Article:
Anyone who has clarified a thought or prompted a response during a conversation by drawing a picture has exploited the potential of image making to convey information. In the Visualization Studies Research Studio, lead by University of Washington faculty member Jaime Snyder, we use qualitative and design methods to work with image-making as a form of social interaction. In order to support inclusive, ethical, and appropriate visualization practices, we investigate questions such as:
Which data are we making visible, why, and for whom? What is motivating these choices and what values are reflected in these decisions?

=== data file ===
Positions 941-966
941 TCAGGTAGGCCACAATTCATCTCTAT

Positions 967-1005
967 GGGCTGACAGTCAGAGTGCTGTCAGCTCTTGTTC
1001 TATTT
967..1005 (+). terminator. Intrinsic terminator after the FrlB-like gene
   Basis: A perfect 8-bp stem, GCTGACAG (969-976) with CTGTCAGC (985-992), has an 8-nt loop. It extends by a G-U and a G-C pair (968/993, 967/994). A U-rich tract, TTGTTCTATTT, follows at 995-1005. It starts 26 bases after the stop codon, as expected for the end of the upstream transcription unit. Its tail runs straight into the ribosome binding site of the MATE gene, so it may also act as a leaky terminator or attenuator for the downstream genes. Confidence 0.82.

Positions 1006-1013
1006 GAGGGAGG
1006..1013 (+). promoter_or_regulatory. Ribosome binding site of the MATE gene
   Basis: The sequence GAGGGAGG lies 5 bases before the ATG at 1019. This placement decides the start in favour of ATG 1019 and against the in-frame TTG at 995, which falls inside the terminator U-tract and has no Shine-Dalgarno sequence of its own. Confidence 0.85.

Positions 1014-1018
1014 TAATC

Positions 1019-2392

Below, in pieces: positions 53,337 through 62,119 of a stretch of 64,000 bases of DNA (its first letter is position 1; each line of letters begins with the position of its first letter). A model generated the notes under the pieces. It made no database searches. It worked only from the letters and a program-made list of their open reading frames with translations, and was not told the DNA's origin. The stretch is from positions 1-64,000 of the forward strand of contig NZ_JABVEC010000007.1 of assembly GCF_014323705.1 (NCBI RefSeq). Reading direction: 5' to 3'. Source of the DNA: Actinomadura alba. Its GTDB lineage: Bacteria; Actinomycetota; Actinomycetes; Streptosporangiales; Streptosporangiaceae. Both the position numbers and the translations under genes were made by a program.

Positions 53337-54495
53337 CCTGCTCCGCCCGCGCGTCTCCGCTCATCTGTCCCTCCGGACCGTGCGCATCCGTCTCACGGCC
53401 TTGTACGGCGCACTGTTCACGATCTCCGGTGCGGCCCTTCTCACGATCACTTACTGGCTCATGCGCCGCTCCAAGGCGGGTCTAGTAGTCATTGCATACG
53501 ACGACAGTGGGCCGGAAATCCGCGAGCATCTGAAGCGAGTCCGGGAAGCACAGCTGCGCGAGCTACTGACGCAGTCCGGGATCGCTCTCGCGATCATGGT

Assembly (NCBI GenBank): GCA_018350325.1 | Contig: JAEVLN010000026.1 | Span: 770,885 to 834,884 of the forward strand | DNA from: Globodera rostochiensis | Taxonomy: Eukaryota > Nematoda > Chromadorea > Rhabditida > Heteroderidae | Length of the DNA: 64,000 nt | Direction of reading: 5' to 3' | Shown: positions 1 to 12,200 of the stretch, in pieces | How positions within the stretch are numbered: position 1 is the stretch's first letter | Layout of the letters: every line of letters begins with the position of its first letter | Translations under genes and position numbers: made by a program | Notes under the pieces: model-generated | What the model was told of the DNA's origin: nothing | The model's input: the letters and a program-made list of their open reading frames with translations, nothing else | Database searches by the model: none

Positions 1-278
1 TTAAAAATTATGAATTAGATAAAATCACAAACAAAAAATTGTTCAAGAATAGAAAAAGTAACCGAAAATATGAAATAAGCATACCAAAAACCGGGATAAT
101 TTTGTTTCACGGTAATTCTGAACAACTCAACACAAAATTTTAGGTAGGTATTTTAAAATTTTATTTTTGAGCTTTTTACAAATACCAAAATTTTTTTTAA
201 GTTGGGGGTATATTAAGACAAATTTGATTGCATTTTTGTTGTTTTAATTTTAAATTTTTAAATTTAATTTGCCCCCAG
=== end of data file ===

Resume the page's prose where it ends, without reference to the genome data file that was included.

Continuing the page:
How we are making this data visible? What are the mechanisms of visual encoding that enable us to surface certain things and obscure other things
And what are the implications of these design choices, especially in terms of social interactions, collaboration and coordination?